Books

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Tomorrow's Islam: uniting age-old beliefs and a modern world

by Peter Kirkwood & Geraldine Doogue

September 11. Bali bombings. War in Iraq and Afghanistan. The threat of extremism has made many in the Western world fearful of Islam. But should they be? Geraldine Doogue and Peter Kirkwood set out to ask the hard questions.

Originating from the acclaimed ABC television Compass special of the same name, Tomorrow's Islam is a thoughtful and highly accessible insight into Islam from the perspective of two curious - and critical - Western journalists.

This work draws on extensive research and interviews with leading progressive Muslim thinkers and leaders from around the world who are grappling with an accommodation between modernity and Islam. People like controversial Imam Feisal Abdul Rauf who is attempting to open an Islamic centre in the shadow of Ground Zero in New York, charismatic European scholar Tariq Ramadan, and member of the British Parliament Baroness Pola Uddin.

This compelling work considers the following issues: How does the world move on from September 11? Are most Muslims for or against terrorism and jihad? Is there really a clash of civilisations? Can the Muslim world embrace democracy? Are Muslims in the West ghettoised or leading reform? Are Islamic women repressed or autonomous? And regarding the future - is there cause for optimism or pessimism?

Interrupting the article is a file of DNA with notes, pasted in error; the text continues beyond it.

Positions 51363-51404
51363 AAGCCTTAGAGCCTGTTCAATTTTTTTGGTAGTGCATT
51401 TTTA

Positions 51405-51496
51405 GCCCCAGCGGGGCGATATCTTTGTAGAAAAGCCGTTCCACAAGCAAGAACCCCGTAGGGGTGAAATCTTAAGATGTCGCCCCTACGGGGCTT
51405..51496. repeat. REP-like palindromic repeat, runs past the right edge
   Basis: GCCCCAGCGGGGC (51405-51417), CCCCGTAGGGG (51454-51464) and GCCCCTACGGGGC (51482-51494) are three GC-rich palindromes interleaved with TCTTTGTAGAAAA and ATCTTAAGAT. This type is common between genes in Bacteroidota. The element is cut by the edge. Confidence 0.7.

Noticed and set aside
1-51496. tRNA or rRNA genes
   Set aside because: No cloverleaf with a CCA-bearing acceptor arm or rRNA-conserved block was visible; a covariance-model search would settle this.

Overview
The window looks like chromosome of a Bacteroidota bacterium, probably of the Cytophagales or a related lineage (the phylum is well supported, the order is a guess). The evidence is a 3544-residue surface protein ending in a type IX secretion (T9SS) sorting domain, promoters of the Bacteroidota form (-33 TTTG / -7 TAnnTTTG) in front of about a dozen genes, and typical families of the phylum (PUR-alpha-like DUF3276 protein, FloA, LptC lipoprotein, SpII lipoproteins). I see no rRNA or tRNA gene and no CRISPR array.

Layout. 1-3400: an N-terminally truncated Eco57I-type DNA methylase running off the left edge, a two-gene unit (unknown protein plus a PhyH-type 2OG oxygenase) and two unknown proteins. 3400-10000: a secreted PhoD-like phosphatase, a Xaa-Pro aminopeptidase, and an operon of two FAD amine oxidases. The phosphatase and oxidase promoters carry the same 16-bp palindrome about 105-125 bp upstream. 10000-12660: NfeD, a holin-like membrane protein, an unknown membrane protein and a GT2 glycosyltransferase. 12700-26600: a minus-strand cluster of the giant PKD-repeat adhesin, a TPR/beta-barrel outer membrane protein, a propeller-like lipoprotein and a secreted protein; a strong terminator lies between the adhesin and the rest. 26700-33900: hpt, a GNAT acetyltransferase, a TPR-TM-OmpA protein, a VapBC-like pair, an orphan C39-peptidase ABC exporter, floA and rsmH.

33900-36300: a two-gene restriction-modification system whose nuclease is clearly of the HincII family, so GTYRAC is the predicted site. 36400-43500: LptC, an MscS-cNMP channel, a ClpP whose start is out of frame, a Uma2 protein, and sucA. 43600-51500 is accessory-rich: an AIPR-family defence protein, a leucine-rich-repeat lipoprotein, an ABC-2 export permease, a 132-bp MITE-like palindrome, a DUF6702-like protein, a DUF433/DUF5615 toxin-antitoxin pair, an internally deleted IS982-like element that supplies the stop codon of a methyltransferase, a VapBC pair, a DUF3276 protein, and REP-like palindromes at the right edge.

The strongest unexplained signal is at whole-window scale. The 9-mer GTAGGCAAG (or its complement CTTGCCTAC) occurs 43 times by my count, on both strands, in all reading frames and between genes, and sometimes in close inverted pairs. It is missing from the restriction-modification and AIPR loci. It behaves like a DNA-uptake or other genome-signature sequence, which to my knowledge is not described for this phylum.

At a time of grave unease and confusion in the world, Tomorrow's Islam provides some clarity and much needed answers to these complex questions.

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The Quiet Revolution: the emergence of interfaith consciousness

by Peter Kirkwood

The rapid transition to a religiously pluralistic world is exciting, inspiring, perplexing, troubling and threatening all at once. So, more than at any time in our planet's history there is a need for mutual understanding among the world's major faiths.

While fundamentalist terror grabs the headlines, there is another side to the story. From Asia to the Americas, the Middle East to the Pacific, the interfaith movement is the driving force behind a surging revolution in belief.

'The Quiet Revolution' investigates the growth of interfaith communication in a time of deep transformation- a movement begun over one hundred years ago but propelled to necessity by the tragic events of September 11.

'The Quiet Revolution' introduces some of the key thinkers and activists spearheading interfaith dialogue - The Jewish rabbi from Jerusalem, the Roman Catholic priest in Spain, the Muslim imam and his wife trying to open an Islamic Centre within blocks of Ground Zero in New York, the Korean Christian theologian who has been called a postmodern urban feminist shaman.

These 'quiet revolutionaries', the organisations around the world they have founded, and the ideas of accepting differences and variety are part of broader and increasingly essential interfaith networks investigated in this book.